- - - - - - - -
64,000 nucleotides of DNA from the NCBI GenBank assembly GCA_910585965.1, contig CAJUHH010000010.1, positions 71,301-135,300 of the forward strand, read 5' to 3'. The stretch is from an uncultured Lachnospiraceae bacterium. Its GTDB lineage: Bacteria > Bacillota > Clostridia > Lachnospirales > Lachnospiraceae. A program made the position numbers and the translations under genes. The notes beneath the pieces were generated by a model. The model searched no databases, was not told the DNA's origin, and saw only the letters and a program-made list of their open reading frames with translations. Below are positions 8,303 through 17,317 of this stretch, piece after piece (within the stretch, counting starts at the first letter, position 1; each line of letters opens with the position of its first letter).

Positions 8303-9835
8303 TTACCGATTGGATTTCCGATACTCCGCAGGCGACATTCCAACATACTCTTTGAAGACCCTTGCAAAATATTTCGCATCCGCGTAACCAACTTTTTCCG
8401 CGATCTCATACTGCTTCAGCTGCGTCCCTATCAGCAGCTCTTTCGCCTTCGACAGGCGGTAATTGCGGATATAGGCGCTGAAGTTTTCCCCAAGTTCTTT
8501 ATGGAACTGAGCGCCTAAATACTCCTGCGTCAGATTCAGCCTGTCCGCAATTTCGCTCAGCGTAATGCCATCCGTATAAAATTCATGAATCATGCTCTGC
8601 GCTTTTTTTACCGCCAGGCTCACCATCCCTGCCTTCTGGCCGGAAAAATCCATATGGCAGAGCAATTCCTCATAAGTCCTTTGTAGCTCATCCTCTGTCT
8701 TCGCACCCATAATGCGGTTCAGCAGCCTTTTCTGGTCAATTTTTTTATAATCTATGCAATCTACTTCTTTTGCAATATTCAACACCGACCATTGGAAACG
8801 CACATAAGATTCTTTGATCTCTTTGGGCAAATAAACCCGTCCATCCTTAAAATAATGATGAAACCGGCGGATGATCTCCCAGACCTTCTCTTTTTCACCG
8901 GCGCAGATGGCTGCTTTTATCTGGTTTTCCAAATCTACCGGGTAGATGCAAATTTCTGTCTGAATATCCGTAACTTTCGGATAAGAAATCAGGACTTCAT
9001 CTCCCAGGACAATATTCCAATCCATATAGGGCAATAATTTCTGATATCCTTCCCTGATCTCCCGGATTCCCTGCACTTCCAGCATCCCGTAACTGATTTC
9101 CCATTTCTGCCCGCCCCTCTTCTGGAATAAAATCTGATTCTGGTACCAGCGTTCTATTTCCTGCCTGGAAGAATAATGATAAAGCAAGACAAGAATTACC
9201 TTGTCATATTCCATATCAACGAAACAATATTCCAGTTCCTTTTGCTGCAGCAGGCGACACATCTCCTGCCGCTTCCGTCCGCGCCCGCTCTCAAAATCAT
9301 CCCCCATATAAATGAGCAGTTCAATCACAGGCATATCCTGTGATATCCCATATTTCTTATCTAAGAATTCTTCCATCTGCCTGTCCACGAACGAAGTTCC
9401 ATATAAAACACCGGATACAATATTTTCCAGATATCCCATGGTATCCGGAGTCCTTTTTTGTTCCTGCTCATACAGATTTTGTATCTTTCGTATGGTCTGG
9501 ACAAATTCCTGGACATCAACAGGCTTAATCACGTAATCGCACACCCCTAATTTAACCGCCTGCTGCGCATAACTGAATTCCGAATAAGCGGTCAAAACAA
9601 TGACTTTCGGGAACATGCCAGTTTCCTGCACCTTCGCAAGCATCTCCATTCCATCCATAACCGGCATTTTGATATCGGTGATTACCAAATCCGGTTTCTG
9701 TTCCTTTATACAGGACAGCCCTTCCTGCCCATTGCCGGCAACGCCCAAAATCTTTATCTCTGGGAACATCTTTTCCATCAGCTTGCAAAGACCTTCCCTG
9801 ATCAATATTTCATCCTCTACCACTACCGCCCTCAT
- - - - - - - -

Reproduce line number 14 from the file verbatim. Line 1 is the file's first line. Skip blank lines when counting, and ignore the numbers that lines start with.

9401 ATATAAAACACCGGATACAATATTTTCCAGATATCCCATGGTATCCGGAGTCCTTTTTTGTTCCTGCTCATACAGATTTTGTATCTTTCGTATGGTCTGG